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WSJ: Colleges Cut Debt, Eliminate Loans
Colleges are moving to eliminate -- or at least ease -- student debt as pressure builds in Washington for them to spend more from their endowments to help families afford the rising cost of school.
This month, Williams College announced that it will eliminate loans from all financial-aid packages beginning next school year and replace them with grants. Amherst College recently announced a similar initiative. And Davidson College in Davidson, N.C., began this fall replacing loans with grants and student employment. Other schools are stopping short of getting rid of loans entirely, but are still finding new ways to minimize debt, at least for some students. Colby College, a private college in Waterville, Maine, announced this month that it will eliminate loans for Maine residents starting next fall. Beginning with next year's freshmen, Wesleyan University in Middletown, Conn., will eliminate loans for its neediest undergraduates and reduce debt by an average of 35% for all other students on aid.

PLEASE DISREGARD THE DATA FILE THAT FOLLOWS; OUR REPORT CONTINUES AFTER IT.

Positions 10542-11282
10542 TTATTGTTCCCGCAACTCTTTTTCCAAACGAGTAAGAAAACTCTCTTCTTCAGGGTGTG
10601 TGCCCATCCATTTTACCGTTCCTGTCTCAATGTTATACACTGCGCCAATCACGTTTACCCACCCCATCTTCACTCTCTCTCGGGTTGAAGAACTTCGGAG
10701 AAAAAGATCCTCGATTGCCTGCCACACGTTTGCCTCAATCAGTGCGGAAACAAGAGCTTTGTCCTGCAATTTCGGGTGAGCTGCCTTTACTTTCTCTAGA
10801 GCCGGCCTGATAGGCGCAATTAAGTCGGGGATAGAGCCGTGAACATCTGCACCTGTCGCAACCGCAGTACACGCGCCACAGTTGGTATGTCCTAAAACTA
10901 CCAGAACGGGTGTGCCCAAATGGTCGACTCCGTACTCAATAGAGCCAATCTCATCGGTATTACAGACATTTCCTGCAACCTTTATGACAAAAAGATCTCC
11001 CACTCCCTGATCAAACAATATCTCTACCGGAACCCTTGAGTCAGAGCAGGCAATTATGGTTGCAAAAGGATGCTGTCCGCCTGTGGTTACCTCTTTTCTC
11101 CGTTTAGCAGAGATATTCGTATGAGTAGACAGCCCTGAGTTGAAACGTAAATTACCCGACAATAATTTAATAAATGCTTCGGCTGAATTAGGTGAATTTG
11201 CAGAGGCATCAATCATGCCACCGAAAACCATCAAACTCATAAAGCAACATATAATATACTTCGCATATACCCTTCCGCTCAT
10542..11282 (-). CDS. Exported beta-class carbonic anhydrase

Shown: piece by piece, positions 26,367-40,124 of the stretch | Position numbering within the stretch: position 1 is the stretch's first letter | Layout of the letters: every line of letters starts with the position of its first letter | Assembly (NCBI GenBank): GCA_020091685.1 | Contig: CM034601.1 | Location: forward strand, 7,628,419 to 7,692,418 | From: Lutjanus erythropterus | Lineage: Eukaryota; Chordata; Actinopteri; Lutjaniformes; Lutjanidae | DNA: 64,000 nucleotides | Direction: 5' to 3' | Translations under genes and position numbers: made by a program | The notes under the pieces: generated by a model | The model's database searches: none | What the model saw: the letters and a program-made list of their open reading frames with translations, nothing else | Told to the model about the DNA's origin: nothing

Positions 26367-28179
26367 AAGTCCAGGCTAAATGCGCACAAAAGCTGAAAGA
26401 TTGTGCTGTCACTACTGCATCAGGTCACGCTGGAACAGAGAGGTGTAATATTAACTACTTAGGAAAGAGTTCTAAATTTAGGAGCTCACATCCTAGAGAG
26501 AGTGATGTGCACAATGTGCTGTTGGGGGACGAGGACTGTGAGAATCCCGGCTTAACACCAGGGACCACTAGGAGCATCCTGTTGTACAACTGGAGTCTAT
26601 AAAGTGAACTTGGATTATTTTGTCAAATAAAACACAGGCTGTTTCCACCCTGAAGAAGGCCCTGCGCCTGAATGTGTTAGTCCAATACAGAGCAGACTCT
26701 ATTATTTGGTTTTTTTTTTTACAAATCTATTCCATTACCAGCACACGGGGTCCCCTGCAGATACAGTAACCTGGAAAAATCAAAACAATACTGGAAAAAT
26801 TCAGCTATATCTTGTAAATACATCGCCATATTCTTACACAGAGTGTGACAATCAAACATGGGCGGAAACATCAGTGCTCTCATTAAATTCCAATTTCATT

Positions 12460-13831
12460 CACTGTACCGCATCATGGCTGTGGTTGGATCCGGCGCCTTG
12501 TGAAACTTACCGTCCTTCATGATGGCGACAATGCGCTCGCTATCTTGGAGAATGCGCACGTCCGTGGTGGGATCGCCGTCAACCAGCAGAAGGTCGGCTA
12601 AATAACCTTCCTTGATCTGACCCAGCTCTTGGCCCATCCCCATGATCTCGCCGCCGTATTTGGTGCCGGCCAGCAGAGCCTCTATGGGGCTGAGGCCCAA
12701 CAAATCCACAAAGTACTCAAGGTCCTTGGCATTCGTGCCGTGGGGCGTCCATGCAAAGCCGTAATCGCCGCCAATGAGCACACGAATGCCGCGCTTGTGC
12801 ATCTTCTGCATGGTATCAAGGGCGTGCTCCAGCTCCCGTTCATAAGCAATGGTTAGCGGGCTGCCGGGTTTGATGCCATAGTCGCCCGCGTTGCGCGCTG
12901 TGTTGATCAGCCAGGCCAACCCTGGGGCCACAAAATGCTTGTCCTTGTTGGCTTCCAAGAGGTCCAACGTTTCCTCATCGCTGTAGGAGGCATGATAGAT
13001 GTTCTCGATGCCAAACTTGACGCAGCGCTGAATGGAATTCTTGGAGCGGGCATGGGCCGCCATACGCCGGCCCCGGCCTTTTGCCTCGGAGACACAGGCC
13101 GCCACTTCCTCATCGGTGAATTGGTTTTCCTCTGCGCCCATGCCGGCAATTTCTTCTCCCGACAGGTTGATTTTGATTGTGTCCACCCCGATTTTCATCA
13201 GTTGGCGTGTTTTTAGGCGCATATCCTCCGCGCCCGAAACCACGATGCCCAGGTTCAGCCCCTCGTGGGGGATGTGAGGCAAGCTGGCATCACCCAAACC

One of the interesting points comes later, where the article suggests that this is a zero sum game at most colleges, describing how colleges are funding these no-loan FA packages:
To finance the new aid initiatives, some schools, such as Williams and Stanford, are reaching into their endowments. But plenty are hoping not to have to dig too deep: Wesleyan is curtailing nonacademic spending, cutting back on certain administrative positions, and raising new funds. Davidson is planning to raise $70 million from alumni and other benefactors. Colby received a sizable donation that allowed it to kick off the initiative, and plans on raising additional funds before having to reach into its endowment.
Some Colleges Cut, Eliminate Student Debt - WSJ.com
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